I’ve written previously about the first release of Castle Grayskull, and how it differs from later versions. I’ve recently been able to acquire a rather unique piece, a 100% complete and quite pristine first release Castle Grayskull. I’ve been looking for one like this for years, especially after my friend and fellow first-release enthusiast John Oswald acquired one similar to this a couple of years ago.
So there are a few things about this example that differentiate it from even other early 1982 Castle Grayskulls (I’ve owned several early examples, but none quite like this). I’ll go over that, but first some wide shots:
The most obvious difference between this and any other Castle Grayskull is the paint on the front of the Castle. As we learned in the MOTU documentary, The Power of Grayskull, factories initially were looking to use some kind of paint mask for Castle Grayskull, but they were instructed by Mattel to do the painting free-hand (presumably to save time and therefore money). As a result, the paint applications seem to be rather haphazard, especially in later editions of the castle. The earliest versions of Castle Grayskull therefore tend to have the best paint. The two best examples I’ve seen are my recent acquisition and one owned by John Oswald:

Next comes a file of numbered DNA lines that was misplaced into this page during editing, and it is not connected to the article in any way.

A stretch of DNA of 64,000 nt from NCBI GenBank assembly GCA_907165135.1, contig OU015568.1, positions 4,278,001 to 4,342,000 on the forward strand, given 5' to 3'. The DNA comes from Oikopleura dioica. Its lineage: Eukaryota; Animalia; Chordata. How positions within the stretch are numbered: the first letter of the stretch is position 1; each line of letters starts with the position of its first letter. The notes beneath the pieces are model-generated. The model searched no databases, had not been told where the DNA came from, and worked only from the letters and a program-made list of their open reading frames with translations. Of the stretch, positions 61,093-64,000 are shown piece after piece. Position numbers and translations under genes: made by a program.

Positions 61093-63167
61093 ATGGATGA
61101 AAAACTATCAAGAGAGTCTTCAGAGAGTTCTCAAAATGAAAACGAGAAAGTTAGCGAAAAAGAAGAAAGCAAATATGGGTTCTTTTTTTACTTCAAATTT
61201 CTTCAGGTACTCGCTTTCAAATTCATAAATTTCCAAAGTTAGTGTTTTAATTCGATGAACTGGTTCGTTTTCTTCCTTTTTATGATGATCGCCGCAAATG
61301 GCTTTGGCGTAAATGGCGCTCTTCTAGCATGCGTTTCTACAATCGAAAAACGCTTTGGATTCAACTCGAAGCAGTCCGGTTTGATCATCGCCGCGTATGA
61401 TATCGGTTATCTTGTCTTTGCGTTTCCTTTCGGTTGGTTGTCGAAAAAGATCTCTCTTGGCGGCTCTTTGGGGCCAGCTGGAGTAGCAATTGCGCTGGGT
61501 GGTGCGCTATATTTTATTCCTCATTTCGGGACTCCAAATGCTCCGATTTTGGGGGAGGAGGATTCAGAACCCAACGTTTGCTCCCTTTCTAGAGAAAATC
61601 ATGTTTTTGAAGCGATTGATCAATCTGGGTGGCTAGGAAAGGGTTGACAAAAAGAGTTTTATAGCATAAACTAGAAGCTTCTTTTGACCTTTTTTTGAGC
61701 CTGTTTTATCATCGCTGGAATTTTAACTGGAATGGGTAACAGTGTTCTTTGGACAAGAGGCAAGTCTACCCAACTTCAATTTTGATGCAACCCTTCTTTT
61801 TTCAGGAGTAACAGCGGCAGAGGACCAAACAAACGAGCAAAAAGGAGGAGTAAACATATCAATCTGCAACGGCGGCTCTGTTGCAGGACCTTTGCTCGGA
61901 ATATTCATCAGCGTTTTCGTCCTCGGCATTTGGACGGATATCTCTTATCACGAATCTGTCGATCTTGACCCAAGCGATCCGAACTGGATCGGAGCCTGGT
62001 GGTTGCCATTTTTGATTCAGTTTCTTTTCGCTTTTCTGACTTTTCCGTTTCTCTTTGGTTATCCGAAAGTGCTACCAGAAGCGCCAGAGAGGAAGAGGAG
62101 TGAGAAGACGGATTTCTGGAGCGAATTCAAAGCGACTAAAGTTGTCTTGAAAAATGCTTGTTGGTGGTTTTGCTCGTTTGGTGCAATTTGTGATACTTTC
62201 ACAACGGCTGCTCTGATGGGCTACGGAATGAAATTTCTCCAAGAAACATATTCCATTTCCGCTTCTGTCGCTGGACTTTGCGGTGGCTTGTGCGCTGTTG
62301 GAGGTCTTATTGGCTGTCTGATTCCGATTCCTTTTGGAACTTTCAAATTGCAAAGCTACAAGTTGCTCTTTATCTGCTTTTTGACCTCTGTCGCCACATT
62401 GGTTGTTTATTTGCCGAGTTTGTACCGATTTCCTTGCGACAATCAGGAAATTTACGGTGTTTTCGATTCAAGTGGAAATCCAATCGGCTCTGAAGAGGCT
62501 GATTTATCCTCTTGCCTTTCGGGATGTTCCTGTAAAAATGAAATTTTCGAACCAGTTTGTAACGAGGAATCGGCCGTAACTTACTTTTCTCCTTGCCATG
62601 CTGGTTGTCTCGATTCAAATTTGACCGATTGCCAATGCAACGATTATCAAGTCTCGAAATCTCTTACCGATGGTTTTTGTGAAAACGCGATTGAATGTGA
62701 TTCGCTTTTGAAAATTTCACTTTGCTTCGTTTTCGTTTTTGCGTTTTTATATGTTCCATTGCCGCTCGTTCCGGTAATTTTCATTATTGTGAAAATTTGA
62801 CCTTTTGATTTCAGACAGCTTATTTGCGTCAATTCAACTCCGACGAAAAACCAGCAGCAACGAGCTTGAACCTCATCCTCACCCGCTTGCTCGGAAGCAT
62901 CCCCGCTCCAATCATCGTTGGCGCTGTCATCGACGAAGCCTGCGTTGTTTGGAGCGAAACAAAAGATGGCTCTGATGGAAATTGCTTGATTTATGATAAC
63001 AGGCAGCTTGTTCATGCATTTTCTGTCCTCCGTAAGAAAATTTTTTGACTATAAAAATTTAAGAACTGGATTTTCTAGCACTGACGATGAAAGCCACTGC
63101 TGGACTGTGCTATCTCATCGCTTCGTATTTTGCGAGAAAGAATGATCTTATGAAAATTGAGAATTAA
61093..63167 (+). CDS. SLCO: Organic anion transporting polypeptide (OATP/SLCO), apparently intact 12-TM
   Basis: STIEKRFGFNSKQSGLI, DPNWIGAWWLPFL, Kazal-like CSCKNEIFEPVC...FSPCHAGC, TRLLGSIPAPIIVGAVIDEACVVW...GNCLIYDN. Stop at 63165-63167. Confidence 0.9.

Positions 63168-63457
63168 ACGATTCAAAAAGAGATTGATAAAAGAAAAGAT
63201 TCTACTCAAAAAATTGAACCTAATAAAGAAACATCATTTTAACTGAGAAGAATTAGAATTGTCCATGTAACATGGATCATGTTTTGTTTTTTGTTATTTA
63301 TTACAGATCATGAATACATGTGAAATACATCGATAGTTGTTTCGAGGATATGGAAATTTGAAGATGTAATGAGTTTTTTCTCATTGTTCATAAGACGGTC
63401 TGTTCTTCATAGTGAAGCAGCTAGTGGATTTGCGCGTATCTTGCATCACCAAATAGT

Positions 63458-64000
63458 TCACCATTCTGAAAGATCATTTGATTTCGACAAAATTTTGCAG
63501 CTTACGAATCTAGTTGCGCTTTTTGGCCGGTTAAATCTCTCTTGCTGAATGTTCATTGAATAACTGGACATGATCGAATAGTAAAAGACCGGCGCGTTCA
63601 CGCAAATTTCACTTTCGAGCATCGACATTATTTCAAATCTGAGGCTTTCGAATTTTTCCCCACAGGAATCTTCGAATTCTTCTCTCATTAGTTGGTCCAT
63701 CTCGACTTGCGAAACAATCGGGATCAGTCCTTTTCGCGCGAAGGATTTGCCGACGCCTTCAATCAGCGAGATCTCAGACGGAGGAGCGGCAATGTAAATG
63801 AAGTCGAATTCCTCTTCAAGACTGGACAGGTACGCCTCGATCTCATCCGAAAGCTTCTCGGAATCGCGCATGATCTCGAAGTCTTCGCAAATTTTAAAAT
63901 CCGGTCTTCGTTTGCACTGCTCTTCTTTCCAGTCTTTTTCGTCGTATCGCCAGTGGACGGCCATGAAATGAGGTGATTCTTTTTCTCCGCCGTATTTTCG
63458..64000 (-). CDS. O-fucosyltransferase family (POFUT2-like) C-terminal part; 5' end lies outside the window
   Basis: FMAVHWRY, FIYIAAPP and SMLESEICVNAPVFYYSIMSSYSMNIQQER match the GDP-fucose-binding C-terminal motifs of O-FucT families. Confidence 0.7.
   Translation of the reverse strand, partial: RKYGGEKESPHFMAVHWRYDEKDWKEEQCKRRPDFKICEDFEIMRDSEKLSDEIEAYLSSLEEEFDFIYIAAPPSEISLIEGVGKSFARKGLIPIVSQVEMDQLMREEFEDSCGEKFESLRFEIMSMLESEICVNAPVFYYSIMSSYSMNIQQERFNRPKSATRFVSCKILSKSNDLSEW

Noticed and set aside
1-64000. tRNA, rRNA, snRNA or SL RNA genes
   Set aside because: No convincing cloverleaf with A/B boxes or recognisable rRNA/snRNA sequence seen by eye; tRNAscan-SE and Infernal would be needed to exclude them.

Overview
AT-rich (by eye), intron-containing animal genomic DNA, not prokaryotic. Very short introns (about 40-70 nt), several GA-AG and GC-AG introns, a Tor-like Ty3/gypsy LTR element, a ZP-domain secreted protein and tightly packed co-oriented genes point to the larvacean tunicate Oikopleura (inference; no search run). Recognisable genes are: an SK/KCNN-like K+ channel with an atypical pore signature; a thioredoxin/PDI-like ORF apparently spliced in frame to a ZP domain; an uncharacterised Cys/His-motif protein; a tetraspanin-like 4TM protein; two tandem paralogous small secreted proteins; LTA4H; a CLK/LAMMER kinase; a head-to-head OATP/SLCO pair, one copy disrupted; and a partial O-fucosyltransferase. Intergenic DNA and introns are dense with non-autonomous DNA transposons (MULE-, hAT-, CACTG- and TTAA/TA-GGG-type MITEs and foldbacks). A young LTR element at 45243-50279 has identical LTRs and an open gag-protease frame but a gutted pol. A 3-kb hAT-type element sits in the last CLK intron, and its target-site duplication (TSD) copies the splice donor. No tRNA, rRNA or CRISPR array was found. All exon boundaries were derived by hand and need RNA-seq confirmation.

I have owned a number of other castles (below) that are also nice early versions. You can see they all have pretty decent paint work around the face, with some good definition to the eyes and nose, but not quite like the two examples from above:
The vast majority of Castle Grayskulls, however, have much less care taken regarding the paint, particularly on the black overspray, which is usually applied without any precision at all:
The other thing that sets my first release castle apart from other early examples is the color of the green removable pieces. The jawbridge, turret floors, trap door activator, and trap door floor are all a very pale shade of green, unlike any other example I’ve seen before:
Some variation in color is pretty normal on these parts (and I think early examples do tend to be somewhat lighter in color), but the very light green on this first release stands out from any other example I’ve seen. The color is about the same as the base plastic of the castle itself.